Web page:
Food labelling: loose foods

Give information to consumers when selling food that is loose or hasn't been prepacked by another producer.

You don’t need to give food information to consumers if you’re not a food business and you’re providing food for an occasional event, like a village fair.

Loose (also called non-prepacked) foods are any foods sold loose. These can include:

  • meat or cheese at a deli counter
  • unpackaged bread
  • vegetables sold at a market
  • pick and mix sweets (including individually wrapped sweets)

Read the guidance on labelling prepacked food products if you sell food that is packaged before it’s put on sale.

Information you must give

When you sell loose foods you must tell the customer:

You don’t need to give any further information on loose food.

If you decide to give other information, for example an ingredients list or use by date, you must follow the rules for prepacked foods.

You must also follow rules on how to tell a consumer if the food contains genetically modified (GM) ingredients.

How to give the information

You can choose how to give this information. You can either display the information clearly where you market the food, or tell your customers verbally.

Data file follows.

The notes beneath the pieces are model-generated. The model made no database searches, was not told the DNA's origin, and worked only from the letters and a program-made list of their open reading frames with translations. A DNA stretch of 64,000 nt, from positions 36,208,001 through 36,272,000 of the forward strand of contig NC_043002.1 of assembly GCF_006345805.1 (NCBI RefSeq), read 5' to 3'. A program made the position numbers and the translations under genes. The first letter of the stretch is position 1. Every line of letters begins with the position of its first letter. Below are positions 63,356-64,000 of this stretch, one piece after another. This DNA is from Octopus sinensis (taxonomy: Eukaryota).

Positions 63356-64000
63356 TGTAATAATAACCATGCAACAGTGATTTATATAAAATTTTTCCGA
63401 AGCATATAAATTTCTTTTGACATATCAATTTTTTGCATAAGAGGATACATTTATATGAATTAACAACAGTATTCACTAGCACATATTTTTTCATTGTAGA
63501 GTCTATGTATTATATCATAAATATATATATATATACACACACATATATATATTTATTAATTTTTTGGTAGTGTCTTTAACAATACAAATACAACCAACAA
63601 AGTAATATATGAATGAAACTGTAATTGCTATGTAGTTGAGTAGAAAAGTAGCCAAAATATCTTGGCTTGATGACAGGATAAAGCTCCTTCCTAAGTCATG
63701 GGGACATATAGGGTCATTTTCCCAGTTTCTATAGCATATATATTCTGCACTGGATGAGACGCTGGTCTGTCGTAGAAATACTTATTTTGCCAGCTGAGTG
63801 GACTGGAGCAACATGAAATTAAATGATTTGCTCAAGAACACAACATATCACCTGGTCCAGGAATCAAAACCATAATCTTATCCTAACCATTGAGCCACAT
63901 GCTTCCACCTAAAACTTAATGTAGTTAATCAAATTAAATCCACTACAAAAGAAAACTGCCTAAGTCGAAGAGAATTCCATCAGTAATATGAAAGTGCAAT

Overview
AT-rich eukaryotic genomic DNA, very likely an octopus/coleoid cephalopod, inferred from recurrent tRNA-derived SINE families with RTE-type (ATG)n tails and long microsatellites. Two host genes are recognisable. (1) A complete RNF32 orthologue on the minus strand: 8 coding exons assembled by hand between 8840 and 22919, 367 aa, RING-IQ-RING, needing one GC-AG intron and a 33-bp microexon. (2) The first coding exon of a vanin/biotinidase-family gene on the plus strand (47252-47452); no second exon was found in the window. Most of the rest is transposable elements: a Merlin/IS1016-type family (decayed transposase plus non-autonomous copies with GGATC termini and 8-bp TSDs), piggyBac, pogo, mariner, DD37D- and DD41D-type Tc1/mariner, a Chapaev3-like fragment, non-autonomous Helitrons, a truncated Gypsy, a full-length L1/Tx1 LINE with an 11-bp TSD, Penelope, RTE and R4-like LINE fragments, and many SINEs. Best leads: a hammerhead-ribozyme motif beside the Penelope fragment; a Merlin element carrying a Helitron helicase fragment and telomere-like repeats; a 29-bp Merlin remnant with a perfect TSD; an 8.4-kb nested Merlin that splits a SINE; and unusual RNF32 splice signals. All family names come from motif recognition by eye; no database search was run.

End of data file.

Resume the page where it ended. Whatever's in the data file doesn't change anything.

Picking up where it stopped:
If you choose to give this information verbally, you must put up a notice so your customers know they can ask you.

If you sell food products online or by phone or mail order, customers must be able to get this information for free before they buy.

You must provide a freephone number, or list the information on your website or in your catalogue.

How the rules are enforced

Trading standards officers enforce most food labelling rules by issuing improvement notices.

You won’t get an improvement notice, and you may be immediately prosecuted, if you fail to give allergen information to consumers.


If you’re a consumer who is concerned about the labelling of a food product, you can contact the Citizens Advice consumer helpline.

If you’re a business and want advice on labelling, contact your local trading standards office.

Published 3 January 2017